Monday, May 4, 2009

An economic analysis of light rail: Is it feasible?

Ross Prusakowski is on his way to a master's degree in economics at the University of Ottawa. He maintains a blog where he comments on -- no surprise here -- issues of the day from an economist's point of view.

Most recently, Ross wrote about the case for light rail in Ottawa based on the conclusions of a paper entitled, “The Effects of New Urban Rail Transit: Evidence from Five Cities” [PDF].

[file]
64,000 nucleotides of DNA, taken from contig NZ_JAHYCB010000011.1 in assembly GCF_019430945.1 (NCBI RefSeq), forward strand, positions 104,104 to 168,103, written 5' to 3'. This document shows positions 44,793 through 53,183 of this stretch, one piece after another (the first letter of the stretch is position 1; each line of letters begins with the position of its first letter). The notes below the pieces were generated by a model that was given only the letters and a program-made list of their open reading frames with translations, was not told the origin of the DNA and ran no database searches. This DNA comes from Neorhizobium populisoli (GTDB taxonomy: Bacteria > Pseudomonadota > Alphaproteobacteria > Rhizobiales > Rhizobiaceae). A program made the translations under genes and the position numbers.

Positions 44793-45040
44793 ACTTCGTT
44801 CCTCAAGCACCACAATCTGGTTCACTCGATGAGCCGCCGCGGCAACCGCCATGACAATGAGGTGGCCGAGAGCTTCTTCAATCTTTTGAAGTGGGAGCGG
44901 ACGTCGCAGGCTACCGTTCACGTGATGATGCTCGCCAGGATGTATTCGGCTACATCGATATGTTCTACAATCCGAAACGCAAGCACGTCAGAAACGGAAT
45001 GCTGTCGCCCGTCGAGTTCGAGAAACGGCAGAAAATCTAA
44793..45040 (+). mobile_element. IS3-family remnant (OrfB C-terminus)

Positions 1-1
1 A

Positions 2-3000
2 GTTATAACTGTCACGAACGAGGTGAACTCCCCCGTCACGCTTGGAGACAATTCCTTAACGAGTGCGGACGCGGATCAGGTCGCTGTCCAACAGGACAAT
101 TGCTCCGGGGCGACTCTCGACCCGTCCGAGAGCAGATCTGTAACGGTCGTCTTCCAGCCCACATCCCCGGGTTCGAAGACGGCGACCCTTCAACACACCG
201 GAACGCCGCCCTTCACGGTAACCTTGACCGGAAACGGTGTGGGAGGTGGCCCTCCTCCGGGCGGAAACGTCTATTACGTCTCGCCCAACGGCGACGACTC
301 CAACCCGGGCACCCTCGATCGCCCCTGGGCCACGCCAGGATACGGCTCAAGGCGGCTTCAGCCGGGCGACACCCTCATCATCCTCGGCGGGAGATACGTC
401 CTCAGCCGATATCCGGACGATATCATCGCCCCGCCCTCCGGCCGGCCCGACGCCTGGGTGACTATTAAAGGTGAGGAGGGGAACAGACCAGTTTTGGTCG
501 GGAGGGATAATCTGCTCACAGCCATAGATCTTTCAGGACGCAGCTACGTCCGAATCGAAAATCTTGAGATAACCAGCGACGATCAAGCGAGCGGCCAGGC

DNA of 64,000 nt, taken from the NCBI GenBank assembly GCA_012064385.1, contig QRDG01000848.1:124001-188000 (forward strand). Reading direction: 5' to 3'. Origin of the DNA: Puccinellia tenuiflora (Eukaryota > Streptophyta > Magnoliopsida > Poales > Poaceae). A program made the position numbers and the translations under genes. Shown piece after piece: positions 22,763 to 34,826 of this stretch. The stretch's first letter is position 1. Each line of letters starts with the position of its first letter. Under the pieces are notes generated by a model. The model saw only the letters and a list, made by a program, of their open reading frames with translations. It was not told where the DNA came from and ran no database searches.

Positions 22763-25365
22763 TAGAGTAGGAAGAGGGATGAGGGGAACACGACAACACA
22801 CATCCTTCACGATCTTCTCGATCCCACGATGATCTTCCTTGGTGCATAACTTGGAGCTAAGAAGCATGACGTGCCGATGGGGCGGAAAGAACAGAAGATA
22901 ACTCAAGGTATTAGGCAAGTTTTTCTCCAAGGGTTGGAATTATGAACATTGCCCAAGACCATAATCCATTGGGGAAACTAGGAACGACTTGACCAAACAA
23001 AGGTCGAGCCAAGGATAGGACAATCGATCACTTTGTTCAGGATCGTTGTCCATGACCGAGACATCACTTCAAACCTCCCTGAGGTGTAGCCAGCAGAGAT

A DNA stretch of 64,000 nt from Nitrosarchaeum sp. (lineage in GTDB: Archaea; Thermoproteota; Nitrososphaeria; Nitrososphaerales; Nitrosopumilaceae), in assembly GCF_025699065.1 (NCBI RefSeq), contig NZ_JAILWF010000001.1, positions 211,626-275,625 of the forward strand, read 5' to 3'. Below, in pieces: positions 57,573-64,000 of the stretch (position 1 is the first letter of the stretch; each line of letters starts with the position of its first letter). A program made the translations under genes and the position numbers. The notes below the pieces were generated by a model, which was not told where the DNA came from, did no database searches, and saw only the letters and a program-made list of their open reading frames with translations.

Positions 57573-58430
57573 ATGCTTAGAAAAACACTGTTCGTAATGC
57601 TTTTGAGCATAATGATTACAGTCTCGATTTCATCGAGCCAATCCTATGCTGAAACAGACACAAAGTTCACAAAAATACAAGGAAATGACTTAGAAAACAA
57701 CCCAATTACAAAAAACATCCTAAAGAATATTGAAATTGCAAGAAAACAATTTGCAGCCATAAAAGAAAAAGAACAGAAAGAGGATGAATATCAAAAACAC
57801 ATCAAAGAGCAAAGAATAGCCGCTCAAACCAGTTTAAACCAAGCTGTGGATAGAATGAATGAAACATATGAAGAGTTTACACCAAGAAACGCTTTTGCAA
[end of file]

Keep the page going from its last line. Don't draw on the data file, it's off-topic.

Go ahead and read all of Ross' analysis, but if you want his conclusions -- keep reading.
In a broad sense, the paper and it’s framework make it clear to me that if you were to ignore the environmental and city density benefits of that could result from the development of urban light rail, there is still a compelling economic case for it to be built. Especially in cities like Ottawa where there is no (or almost no) light rail in existence and the benefits of reducing (or eliminating) congestion costs could be quite large in their own regard.
The reason I refer to Ross by his first name, by the way, is because I sit at the same table as him at least once a month on the Fulcrum's Board of Directors.

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